Frequently asked questions about COVID‑19 vaccine
November 15, 2023: Now is a good time to get the updated 2023-2024 COVID-19 vaccine
Updated COVID-19 vaccine is more readily available at many pharmacies and healthcare providers. Adults and children over age 6 months should get the updated COVID-19 vaccine to protect against the newer variants and potentially serious COVID-19 illness this fall and winter.
Check with your pharmacy, healthcare provider, or visit Vaccines.gov to search for appointments. Drop-in vaccinations and appointments are available at our Public Health Center in Kent. See Option 3 under "Find a COVID-19 near you" for more details.
Updated on January 5, 2023: Page refreshed.
Find definitions of COVID-19 terms and more information in our COVID-19 glossary.
View the COVID-19 FAQ page to find out the top 3 questions this week.
Questions answered by the WA Department of Health
Find information about COVID-19 vaccine in over 40 languages from the Washington State Department of Health, including:
- Information and videos about vaccine safety and how the vaccine was developed
- How the COVID-19 vaccines work and what’s in the vaccines
- Information about booster shots
- Information for immunocompromised people
- Possible side effects and reactions
They also have FAQs for parents and guardians about COVID-19 vaccine for children, including:
- Concerns about COVID-19 and children
- Common side effects in children
- Booster doses for children
- Safety and effectiveness for children
Use the drop-down language menu to see all of the available languages on the WA Dept. of Health FAQ page.
Questions we have commonly heard from people in King County
COVID-19 vaccines are being distributed to hospitals, pharmacies, community health centers and other providers. Learn more about where to get vaccinated in King County.
- No, the COVID-19 vaccine can't give you magnetic properties, including at the site of vaccination (your arm).
- There is nothing in the vaccines that can produce an electromagnetic field. All COVID-19 vaccines don't have any metals such as iron, nickel, cobalt, lithium, and rare earth alloys. They also don't have any manufactured products such as microelectronics, electrodes, carbon nanotubes, or nanowire semiconductors.
- See the full ingredient lists for the COVID-19 vaccines below in the How COVID-19 vaccine works section.
The American College of Obstetricians and Gynecologists and the CDC recommend getting a COVID-19 vaccine if you are pregnant, trying to get pregnant, or breastfeeding. Getting a vaccine could help both you and your baby.
- Pregnant people have a higher risk of severe illness from COVID-19.
- The vaccines are very effective at preventing COVID-19 infection, severe illness, and death, and protection may be passed on to your baby as it develops.
- A growing amount of data confirms that COVID-19 vaccines are safe during pregnancy. There is no evidence to show that getting a vaccine increase the risk of miscarriage. If you have questions, talk to your doctor.
Yes, you should be vaccinated regardless of whether you already had COVID-19. Vaccinations offer a more predictable protection, and they will likely last longer.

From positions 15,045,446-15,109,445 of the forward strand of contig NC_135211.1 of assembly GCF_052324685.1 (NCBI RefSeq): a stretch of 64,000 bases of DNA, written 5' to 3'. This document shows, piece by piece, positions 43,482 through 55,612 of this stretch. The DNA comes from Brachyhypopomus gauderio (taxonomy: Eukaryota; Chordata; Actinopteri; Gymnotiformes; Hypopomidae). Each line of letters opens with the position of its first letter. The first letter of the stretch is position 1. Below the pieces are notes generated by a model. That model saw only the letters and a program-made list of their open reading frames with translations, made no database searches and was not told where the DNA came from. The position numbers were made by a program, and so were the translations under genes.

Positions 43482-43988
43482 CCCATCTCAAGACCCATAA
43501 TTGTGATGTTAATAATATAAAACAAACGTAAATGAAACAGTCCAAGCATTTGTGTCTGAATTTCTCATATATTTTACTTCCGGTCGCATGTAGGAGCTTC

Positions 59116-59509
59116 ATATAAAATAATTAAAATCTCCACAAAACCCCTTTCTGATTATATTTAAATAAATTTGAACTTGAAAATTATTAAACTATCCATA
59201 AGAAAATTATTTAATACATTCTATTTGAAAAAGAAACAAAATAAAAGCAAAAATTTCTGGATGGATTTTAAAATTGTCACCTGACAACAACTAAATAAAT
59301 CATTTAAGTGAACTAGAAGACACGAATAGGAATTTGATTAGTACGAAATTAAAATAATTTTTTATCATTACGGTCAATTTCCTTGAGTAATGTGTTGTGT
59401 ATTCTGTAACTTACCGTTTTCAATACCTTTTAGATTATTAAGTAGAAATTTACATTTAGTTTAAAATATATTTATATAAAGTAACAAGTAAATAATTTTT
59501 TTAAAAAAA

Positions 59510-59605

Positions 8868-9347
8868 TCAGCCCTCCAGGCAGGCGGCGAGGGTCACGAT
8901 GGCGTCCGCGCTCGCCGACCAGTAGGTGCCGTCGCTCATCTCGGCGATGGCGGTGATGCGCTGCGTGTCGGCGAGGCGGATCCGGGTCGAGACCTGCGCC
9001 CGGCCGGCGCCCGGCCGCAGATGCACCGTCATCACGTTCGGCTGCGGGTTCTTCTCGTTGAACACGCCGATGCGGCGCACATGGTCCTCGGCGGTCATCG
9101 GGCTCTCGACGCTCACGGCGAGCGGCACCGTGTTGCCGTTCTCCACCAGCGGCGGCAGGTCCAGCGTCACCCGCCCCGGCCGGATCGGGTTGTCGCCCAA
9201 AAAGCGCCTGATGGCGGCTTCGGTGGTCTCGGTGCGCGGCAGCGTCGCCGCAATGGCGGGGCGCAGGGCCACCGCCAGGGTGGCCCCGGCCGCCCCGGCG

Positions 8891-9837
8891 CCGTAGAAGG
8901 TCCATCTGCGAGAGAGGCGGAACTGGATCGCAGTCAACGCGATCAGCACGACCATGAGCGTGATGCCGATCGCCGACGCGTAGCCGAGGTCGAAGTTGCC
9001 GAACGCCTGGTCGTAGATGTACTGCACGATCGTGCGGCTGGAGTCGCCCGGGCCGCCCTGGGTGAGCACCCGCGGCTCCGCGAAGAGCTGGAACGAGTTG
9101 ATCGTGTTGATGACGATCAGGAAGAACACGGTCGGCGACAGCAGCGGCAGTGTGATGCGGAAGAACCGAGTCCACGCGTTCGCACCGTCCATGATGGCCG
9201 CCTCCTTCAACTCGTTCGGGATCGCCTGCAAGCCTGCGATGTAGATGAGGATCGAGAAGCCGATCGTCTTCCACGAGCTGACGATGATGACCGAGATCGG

If you have already had COVID-19, you will likely have some level of natural immunity, but this can vary greatly from person to person. We also don't know how long that natural protection lasts and whether it will protect from other variants. That means that you could eventually be reinfected with the virus or with a different variant.
Getting vaccinated after infection is safe and will offer you the best overall protection against future COVID-19 infections.
- Look up your vaccination from WA state's "My Immunization Registry" (MyIR). If you have registered, log in to MyIR to look up your vaccination record, and then print or take a screenshot or photo of the information. If you do not have an account, you can sign up for MyIR any time.
- Use the mobile version of WA state's immunization registry, MyIRmobile to get a vaccination certificate. MyIRmobile matches records based on name, birthday, phone, and email. If any of these fields are missing or incorrect you will be unable to match your record. For matching issues, you can use the chat feature in MyIR Mobile or call 833-VAX-HELP.
- If you received your vaccine at your health care provider, the provider's office should be able to give you a copy of your record.
- You may go back to the site you were vaccinated and ask a clinic supervisor for a new card. They may be able to look you up and create a new card.
Your child may have a sore arm, feel achy and have a fever from the COVID-19 vaccine, similar to side effects from other vaccines for children. These side effects are temporary and usually go away in 1-2 days.
Cases of myocarditis (inflammation of the heart muscle) and pericarditis (inflammation of the outer lining of the heart) have been reported after Pfizer COVID-19 vaccination of older youth, ages 12–17 years. These reactions are rare and mostly in young males. In general, people who developed these conditions were able to quickly recover after treatment.
In the clinical vaccine trial in children aged 5-11, there were no cases of myocarditis in the three-month follow-up period after vaccination. The clinical trial is ongoing and the CDC and FDA have systems in place to continue to monitor and detect possible reactions or other uncommon side effects.
No. There is no evidence that any vaccines, including COVID-19 vaccines, can cause female or male fertility problems. Millions of women have become pregnant after getting the COVID-19 vaccine. Unvaccinated women have a higher risk of death or death of their baby than women who were vaccinated against COVID-19.
Link/share our site at kingcounty.gov/covid/vaccinefaq